Yesterday, when we described the latest Cyprus bailout proposal being (belatedly) debated by the Cyprus parliament and soon to be voted, we wondered how long before the Troika rejects it outright. After all the "Solidarity Bailout" Plan C (or whatever it is) did not do what Germany more than anything wanted to accomplish - punish Russian depositors as this entire farce has been nothing but a political gambit dictated by Germany from the onset. And so while GETCO's entire army of algos awaits the flashing red headline with a touch of optimism to unleash robotic buying of ES and EURUSD, we fast forward to the inevitable denouement, which is, not surprisingly, bad news for Cyprus, because as the FT reports, confirming our initial skepticism, "European officials rejected Cyprus’ plans for an alternative package to save its banking sector and remain in the euro, starting a fresh round of talks with the island nation’s government on Friday."
The latest plan involved winding up Laiki, the island’s second-largest lender, and split it into a “good” and “bad” bank, with larger deposits over €100,000 folded into the latter. Deposits up to €100,000 would be guaranteed and bank jobs were to be safeguarded.
But several of its elements – such as raising €2bn by nationalising the state pension fund and issuing bonds based on future revenues from offshore gas deposits – continued to be seen as non-starters by Brussels and Berlin.
“There was some discussion of going back to the original plan of a bank levy, but there are objections from the central bank,” said one person with knowledge of the talks.
The dismissal of the plan comes as time is running out for the island nation to agree on a plan to raise €5.8bn and avert financial collapse before the European Central Bank suspends funding on Monday.
There were already long lines at cash machines in Nicosia on Friday morning and one Cypriot official summed up the sense of desperation saying: “We are waiting for a messiah to come and save us, and of course, there is none”.
Indeed, Angela Merkel, German Chancellor, on Friday told lawmakers that the nationalisation of Cyprus’ pension funds was not acceptable.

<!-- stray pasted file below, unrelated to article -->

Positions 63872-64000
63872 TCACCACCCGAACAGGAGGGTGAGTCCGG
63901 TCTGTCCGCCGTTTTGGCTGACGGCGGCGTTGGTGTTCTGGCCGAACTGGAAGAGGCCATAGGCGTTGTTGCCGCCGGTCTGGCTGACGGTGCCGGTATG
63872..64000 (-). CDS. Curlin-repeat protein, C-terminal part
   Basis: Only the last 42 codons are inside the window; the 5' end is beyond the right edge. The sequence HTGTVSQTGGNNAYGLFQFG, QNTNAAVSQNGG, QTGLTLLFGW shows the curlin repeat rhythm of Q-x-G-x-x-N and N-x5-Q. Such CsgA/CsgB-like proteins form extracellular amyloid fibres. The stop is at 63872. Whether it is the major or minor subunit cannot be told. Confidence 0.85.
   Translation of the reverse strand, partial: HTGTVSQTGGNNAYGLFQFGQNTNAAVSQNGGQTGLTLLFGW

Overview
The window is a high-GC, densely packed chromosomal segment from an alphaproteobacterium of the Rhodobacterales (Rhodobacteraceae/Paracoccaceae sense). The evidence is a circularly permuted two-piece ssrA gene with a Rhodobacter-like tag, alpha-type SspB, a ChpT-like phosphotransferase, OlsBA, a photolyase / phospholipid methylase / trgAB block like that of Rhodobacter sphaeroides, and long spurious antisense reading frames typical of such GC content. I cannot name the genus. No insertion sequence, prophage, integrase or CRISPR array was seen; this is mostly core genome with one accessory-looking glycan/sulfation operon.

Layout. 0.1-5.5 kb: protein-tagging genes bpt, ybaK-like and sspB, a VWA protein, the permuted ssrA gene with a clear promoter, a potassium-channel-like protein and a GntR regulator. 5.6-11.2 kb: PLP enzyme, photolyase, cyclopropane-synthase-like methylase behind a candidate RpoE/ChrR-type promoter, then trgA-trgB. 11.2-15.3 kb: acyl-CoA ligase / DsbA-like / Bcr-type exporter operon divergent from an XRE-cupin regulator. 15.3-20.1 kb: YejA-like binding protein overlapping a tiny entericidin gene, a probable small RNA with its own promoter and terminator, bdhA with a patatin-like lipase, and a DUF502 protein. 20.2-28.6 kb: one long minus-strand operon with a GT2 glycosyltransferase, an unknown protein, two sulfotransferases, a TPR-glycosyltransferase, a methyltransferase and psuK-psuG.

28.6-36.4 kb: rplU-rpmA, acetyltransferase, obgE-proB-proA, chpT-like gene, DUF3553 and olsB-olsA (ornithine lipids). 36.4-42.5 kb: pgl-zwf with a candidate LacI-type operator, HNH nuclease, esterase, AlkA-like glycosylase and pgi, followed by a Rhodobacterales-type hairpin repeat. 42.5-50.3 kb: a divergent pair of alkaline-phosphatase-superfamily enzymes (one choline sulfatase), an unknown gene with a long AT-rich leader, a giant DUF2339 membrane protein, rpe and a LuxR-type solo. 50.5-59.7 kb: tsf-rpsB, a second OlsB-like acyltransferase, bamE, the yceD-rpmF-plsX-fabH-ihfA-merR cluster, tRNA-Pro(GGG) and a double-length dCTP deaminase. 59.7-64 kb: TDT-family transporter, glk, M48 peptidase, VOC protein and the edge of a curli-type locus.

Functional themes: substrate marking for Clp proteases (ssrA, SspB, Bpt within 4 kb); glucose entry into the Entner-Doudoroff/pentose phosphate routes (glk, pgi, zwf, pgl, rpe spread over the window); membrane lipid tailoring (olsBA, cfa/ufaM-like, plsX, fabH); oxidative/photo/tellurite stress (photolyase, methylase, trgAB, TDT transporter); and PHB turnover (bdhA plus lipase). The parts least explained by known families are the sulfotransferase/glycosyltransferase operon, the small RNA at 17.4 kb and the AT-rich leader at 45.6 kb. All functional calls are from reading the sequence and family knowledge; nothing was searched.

Elsewhere, pouring gas on the non-bailout fire, was Russia which Bloomberg reported has crushed all hopes it would swoop in as an alternative white knight, and bailout Cyprus. After all why would it: the worse the situation on the ground, already blamed on Merkel and the Troika, the greater its leverage, and the more power it has to acquire any and all Cypriot assets for free if and when Cyprus is "spun off" from Europe. From Bloomberg:
Russia spurned Cyprus’s offers of assets for a bailout as the island nation’s lawmakers debate legislation to avert a financial collapse.
“I think we are not able to get the support that we wanted to get,” Cypriot Finance Minister Michael Sarris said in an interview after checking out of the Lotte Hotel in downtown Moscow. “But we must go back home because things are getting serious.”
Russia has ended talks with Cyprus and will decide on participating in restructuring debt after the so-called troika overseeing euro-area bailouts, makes its decision, Finance Minister Anton Siluanov told reporters today in Moscow. The troika comprises the EU, ECB and International Monetary Fund.
Bottom line: Europe will not agree to any plan that does not promote "debt sustainability", i.e., impairment of Russian oligarch savings, which in turn is a non-started in Cyprus, and would lead to an immediate trade war with European energy supplier Russia.
That is, in a nutshell, the stalemate as we head into the weekend, and a Monday Cyprus bank holiday, during which the ECB has issued the supreme bluff, and said it would cut off all the funding to the small island.
It is certainly shaping up as a fun weekend.